Pros and cons of joining the club
The EU's expansion from 15 to 25 states tomorrow, May 1, is the fifth and most ambitious enlargement since the European Community was founded in 1957 with six members. Each enlargement has had costs and benefits for new members, but the increasing political clout of the EU is indisputable.
The UK, Ireland and Denmark joined in 1973, when the European Economic Community, as the group was called, was mainly a common market for agricultural and industrial goods. The UK secured a bigger market for its export-led manufacturing (and financial services) at the expense of a high price for agricultural produce and the loss of its preferential trade with the Commonwealth.
Until the mid-1980s, Britain thought it had got a poor deal, paying too much for mounting butter mountains and milk lakes. As a wealthy country it has always been a net contributor. However, European membership helped it find a new world role after the decline of its empire, and greater bargaining clout in international trade negotiations helped open up other markets around the world.
Ireland and Denmark depended on the UK for much of their trade and could not afford to stay out once Britain joined. Denmark and the UK have always been ambivalent about Europe; less so Ireland, which is one of the biggest beneficiaries of the EU's regional and social funds, as well as agricultural subsidies. "For Ireland, the main benefit was it was able to break out of the neo-colonial economic relationship with Britain," says Professor Jim Rollo, director of the European Institute at Sussex University.
Greece joined in 1981, after relatively easy negotiations. France, in particular, saw Europe's roots in Greek civilisation. Other countries believed membership would anchor Greek democracy, which had been re-established in 1974 after seven years of military dictatorship.
When Spain and Portugal joined in 1986, the negotiations were arduous because Spain was seen as a dangerous agricultural competitor for Italy and France, while Germany and Britain feared an influx of migrants - wrongly it turned out. They came in eager to leave their years of dictatorship behind and renegotiated poor accession terms - to gain subsidies for farmers producing citrus fruit and Spanish onions, for instance. French and Italian fears over agricultural competition proved exaggerated, but membership has hugely increased rural incomes and given Spain renewed confidence on the world stage. It has also prompted the overhaul of the EU's expensive agricultural policy.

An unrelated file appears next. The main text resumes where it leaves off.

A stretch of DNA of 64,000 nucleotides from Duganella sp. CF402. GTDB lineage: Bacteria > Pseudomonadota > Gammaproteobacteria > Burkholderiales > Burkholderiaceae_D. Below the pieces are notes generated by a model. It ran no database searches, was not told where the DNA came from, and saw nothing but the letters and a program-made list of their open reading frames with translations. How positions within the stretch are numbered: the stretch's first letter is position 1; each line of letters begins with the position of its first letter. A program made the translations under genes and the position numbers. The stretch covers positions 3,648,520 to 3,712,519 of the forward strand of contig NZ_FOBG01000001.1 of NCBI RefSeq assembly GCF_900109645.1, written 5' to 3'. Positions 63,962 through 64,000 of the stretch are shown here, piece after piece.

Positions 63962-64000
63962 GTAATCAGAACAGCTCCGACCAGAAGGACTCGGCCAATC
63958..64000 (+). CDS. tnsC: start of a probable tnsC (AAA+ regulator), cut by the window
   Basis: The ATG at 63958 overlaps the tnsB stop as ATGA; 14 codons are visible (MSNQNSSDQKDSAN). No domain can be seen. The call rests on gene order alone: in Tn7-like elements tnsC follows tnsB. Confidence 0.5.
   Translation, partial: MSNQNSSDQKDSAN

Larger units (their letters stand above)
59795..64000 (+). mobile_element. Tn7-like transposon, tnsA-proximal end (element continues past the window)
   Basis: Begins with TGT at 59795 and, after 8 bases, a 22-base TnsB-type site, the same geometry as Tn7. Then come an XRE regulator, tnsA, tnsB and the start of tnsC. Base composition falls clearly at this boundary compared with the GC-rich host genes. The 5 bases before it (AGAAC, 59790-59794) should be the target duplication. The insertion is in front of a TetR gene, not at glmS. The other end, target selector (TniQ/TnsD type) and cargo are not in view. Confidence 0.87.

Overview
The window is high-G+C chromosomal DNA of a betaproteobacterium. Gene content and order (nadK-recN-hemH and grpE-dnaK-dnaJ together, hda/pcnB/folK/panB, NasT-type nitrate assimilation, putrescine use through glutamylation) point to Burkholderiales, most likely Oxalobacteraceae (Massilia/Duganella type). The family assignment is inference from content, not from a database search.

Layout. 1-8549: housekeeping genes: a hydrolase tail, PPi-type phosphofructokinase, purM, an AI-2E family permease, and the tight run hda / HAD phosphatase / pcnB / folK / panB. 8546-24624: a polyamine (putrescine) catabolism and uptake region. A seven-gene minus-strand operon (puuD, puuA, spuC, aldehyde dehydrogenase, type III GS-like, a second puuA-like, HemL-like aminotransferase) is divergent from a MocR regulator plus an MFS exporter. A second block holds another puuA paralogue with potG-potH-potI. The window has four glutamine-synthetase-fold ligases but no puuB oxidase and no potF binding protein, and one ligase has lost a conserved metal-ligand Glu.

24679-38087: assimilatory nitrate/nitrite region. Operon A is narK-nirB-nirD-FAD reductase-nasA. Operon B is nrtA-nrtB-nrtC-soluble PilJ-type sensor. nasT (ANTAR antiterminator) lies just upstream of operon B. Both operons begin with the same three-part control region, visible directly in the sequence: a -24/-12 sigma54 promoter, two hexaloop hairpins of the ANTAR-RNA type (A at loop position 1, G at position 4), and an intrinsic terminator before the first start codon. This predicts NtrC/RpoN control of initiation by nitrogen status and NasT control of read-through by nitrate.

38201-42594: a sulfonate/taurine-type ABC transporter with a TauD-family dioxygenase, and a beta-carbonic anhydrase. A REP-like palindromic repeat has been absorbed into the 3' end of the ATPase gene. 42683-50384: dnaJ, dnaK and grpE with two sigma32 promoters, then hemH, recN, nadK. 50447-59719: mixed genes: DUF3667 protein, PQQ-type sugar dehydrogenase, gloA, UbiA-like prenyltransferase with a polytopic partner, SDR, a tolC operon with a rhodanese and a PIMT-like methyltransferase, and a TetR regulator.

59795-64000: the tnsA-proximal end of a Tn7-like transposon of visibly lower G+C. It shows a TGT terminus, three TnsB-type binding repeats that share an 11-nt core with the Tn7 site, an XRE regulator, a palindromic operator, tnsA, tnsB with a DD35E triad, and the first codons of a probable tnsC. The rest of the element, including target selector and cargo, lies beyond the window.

Austria, Finland and Sweden began relatively trouble-free negotiations in the late 1980s, fearing the 1992 completion of a single European market would lead to a Fortress Europe that excluded their goods. Finland and Sweden were already paying high domestic agricultural subsidies, so farming costs barely increased when the three joined in 1995. Their main consideration was to be involved in EU decisions and their membership tipped the balance away from the Southern agricultural economies towards the industrial north. They are net contributors to the EU.
The accession of 10 countries: Cyprus, the Czech Republic, Estonia, Hungary, Latvia, Lithuania, Malta, Poland, Slovakia and Slovenia tomorrow will increase the EU area by 34 per cent and add 75 million new consumers.
But the influx has required the overhaul of EU treaties to include a constitution.
Since the late 1990s, the EU has evolved into a huge, complex organisation with its own monetary union, foreign policy, security policy and justice policies: the newcomers must comply with 80,000 pages of existing EU laws.
The fear of an influx of migrants to existing members may prove as fanciful as fears of Spanish migration in 1986: there were fewer than 3,000 applications a year by the early 1990s.
The new states, though net beneficiaries, will get a tiny fraction of what Greece, Spain and Portugal received in the past. The cost of reunification has been calculated by one Euro-MP to be around pound;67 billion for the existing 15 member states, roughly one-tenth of what Germany spent on its reunification.
For more information on what the European Union does, see: http:europa.eu.int Yojana Sharma is a former Brussels correspondent